Today’s NewsStand

Today’s NewsStand

By siglerr|
|April 26, 2023

Iowa news

Mercy College of Health Sciences raises historic $1.2 million

Founding members of the newly established donor recognition program, the 1899 Society, raised a historic $1.2 million to advance Mercy College of Health Sciences’ mission of transforming students into successful health care professionals. The 1899 Society publicly launched this month during the inauguration of Adreain Henry, Mercy College’s fourth president. Joyce and Terry Lillis made the lead gift of more than $250,000, the largest gift in the college’s history, to form this society. The funds raised through the 1899 Society will benefit Mercy College students and the campus community by supporting facility improvements as part of a master campus plan. (Mercy College of Health Sciences)

University of Iowa eyeing two finalists for restarted search for medical affairs leader

Eight months after unveiling four finalists to become vice president for medical affairs and dean of the Carver College of Medicine, the University of Iowa again is bringing to campus its top prospects. Two finalists will participate in open forums in early May when they also will meet with faculty, staff, students and campus leaders. The finalist will succeed Brooks Jackson, who announced more than a year ago plans to resign and resume his research as a university faculty member. (The Gazette)

Disability Rights Iowa planning mental health panel conversation

Disability Rights Iowa will host a panel presentation in Iowa City about assistance animals for mental health from noon to 1:30 p.m. Wednesday, May 10. Satellite viewings will be available in Des Moines, Ottumwa, Cedar Rapids and Chariton, and online streaming of the event will be available afterward. The panel will include six people who collectively have legal expertise, mental health expertise and lived experience, and the panel will be moderated by a legal expert. Continuing education credits will be available for lawyers, social workers and mental health professionals. (The Daily Nonpareil)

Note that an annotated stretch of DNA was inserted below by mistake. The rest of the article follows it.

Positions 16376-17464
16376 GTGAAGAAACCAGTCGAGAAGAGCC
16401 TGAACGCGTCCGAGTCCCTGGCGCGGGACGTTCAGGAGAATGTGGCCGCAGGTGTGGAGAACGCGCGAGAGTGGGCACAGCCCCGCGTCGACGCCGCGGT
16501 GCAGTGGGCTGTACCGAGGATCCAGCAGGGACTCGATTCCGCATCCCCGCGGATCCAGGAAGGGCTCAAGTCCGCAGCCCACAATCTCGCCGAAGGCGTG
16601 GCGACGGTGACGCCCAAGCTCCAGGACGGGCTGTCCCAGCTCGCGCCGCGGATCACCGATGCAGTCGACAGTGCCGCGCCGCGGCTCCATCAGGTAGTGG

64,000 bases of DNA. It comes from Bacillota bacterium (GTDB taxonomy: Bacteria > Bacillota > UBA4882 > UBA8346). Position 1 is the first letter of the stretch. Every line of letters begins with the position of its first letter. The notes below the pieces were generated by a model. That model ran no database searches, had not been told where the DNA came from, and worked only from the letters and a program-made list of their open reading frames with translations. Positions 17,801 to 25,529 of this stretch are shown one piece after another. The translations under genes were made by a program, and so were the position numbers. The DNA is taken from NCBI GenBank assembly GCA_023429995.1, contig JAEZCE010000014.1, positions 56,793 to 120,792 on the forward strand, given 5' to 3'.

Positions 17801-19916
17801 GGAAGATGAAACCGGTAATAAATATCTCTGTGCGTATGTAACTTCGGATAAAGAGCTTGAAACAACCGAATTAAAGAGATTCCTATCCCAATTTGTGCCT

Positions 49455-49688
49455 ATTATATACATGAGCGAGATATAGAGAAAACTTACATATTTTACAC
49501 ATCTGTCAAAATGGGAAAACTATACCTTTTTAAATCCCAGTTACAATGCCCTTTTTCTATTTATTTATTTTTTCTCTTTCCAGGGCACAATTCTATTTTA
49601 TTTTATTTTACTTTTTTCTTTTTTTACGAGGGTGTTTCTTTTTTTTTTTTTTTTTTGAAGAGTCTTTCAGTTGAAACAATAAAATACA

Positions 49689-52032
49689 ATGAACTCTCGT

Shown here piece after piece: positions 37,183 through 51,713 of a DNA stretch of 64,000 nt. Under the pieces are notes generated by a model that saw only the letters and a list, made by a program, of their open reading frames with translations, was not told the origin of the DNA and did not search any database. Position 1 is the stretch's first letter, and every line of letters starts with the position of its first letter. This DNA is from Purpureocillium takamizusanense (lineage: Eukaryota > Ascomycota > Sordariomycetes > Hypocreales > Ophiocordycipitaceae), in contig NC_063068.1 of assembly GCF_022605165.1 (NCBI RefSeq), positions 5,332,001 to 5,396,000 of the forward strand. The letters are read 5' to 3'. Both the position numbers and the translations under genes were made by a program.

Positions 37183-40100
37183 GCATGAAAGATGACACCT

National news

CommonSpirit Health rolls out new virtual nursing technology

CommonSpirit Health has launched the first virtual nursing program in its system, at Saint Joseph Hospital in Lexington, Kentucky. As part of the initiative, a virtual registered nurse helps the bedside nurse and patient care assistant, leads multidisciplinary rounds and helps with charting, education and discharges. Patients and their families also can access the virtual nurses through the tap of a screen. (Becker’s Health IT)

Financial reserves are critical to fulfill not-for-profit hospitals’ missions of caring for all in their communities

As the clinical disruptions caused by COVID-19 have begun to stabilize, hospitals are confronting persistent organizational and financial challenges. These include supplementing a depleted workforce with expensive temporary labor and facing the same inflationary pressures that have gripped the country since mid-2021. Financial reserves enabled hospitals to keep their doors open during the early months of the pandemic, when most were required to suspend nonemergency procedures and to obtain the extra staffing and personal protective equipment needed to care for COVID-19 patients who flooded their intensive care units during the initial surges. Without these reserves, many hospitals would have undoubtedly had to close or limit services to their community. (FIERCE Healthcare)

FDA updates use recommendations for Halyard surgical N95 respirator

The Food and Drug Administration has announced that health care providers without alternative options may continue to use a certain version of the O&M Halyard FLUIDSHIELD Surgical N95 Respirator Mask for fluid barrier protection if they wear a face shield over the respirator. The FDA had announced that health care providers and consumers should not use certain N95 respirators made by O&M Halyard because they do not meet quality and performance expectations, and should not use certain surgical masks and pediatric face masks made by the company for fluid barrier protection. (American Hospital Association)

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